Butler’s email system has been hacked by phishing scams. Collegian file photo.
ERIKA OLSEN | STAFF REPORTER | firstname.lastname@example.org
The first week of school often brings an overflow of programming, excitement and new faces on Butler University’s campus. This year, something more daunting is sneaking its way into the first week frenzy: phishing emails.
Several students have reported receiving suspicious emails concerning “extra cash” offers disguised as personal assistant job postings, requests to verify their Microsoft Outlook account and other related scams. A large portion of these emails are being delivered from internal Butler email accounts — which makes them difficult to target.
Cody Maggiore, a junior dance pedagogy major, has seen numbers of these emails pop up in his inbox in the past week.
“I actually clicked a link from one that said there was something wrong with my Microsoft Office before remembering that I got a notification from my Butler app saying they had been going around,” Maggiore said. “It’s frustrating because they seem credible since a lot come from Butler email addresses, and it seems that the university should be able to solve that problem.”
Joe Ader, assistant chief information officer, and Michael Denny, network and security architect, have been working to resolve the issues.
“What we’ve been trying to do is address the outcome of those [emails] and try to stop that from compromising accounts and such,” Ader said. “We’ve got multiple pieces of software in line with our email system to try to stop those, such as ProofPoint, to help us stop that.”
Denny also explained the process of how a breach may occur.
“They are happening by mistake of users,” Denny said. “What happens is a message comes into our system, and our email filter bounces like 99% of [them] and almost none of it gets through. But every once in a while, one message will get through that the filter did not see suspicious and someone will open the email.”
He said students will assume the email is legitimate, click the link and give out all of their personal information, including passwords, addresses and more that the scammer can use in the future.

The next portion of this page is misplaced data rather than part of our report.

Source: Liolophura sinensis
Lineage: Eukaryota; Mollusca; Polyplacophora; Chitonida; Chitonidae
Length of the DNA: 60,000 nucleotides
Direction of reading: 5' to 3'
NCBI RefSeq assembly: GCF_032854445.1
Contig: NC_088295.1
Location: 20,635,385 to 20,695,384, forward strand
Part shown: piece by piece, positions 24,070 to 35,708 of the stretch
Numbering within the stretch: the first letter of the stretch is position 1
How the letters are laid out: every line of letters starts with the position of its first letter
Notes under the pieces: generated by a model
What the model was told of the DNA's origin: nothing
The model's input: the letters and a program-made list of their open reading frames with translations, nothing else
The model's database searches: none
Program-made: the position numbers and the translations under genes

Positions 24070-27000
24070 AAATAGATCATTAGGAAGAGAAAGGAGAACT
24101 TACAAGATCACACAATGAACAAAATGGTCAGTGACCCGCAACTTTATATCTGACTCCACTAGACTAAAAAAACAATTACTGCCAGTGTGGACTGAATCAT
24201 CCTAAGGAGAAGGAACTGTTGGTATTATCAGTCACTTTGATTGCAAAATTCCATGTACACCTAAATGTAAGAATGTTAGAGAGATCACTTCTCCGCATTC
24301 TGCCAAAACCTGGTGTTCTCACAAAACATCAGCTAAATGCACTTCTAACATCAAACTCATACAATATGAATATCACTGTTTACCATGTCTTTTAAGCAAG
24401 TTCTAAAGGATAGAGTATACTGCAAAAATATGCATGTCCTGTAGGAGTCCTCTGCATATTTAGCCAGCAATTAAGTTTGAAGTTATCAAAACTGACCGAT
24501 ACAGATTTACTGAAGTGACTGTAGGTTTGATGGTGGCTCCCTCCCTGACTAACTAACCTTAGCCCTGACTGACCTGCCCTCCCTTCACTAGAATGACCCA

“At that point, once they have it, sometimes they don’t even use it right away,” Denny said. “They might just wait 3 months, two months or a week, and then log in and start sending emails from that person’s account internally.”
Because there is no true way to prevent these emails, Ader said education is the key to eventually halting them from spreading amongst Butler accounts.
The next step for IT is implementing multi-factor authentication for anyone with a Butler email account, both Denny and Ader said. MFA, as they called it, would require the user to install an app on their phone.
If an account is compromised, the user will receive an MFA notification of an attempted login on a new device through their mobile app. The user would then have to verify the attempt to use their Butler account. Denny added that they will begin testing MFA this semester.
Kelly Stone, a sophomore marketing major, said her prior knowledge of these emails helped her avoid falling for the trap.
“I had a friend at another school who had this happen, so I felt lucky that I knew right away it was a scam, but when it’s coming to our Butler email from legitimate people it’s hard not to believe it,” Stone said. “Also what college kid wouldn’t want that kind of money?”
Phishing is considered a form of fraud, so BUPD is involved in this case.
IT collects IP addresses sourced from the phishing emails and sends them to Detective Jeffrey Wager for further investigation.
Wager said most of these cases end up leading him to dead ends. He explained that a lot of these emails are from scammers from outside of the U.S. who are strategizing to obtain as many email addresses as possible through the content they link in their messages.
Wager said scammers resell lists of emails they’ve collected to create fake accounts and then apply for a credit card in someone else’s name.
“You won’t know anything about this fake account until someone calls you saying ‘You owe us $2,000,’ which can make the potential of these emails even more daunting,” Wager said.
The biggest thing to watch out for is whether the email has a job offer with an external link or email address to click in the bottom of the text. Wager said each of the phishing emails BUPD has spotted so far have possessed one or more of these features.
“If it looks like it’s a good deal, it probably isn’t, and if anybody asks you to get them a gift card and send the pin number, that’s definitely a scam,” Wager said.
Wager added that BUPD Chief John Conley has discussed sending a public safety announcement on behalf of BUPD in the near future to increase awareness about this issue.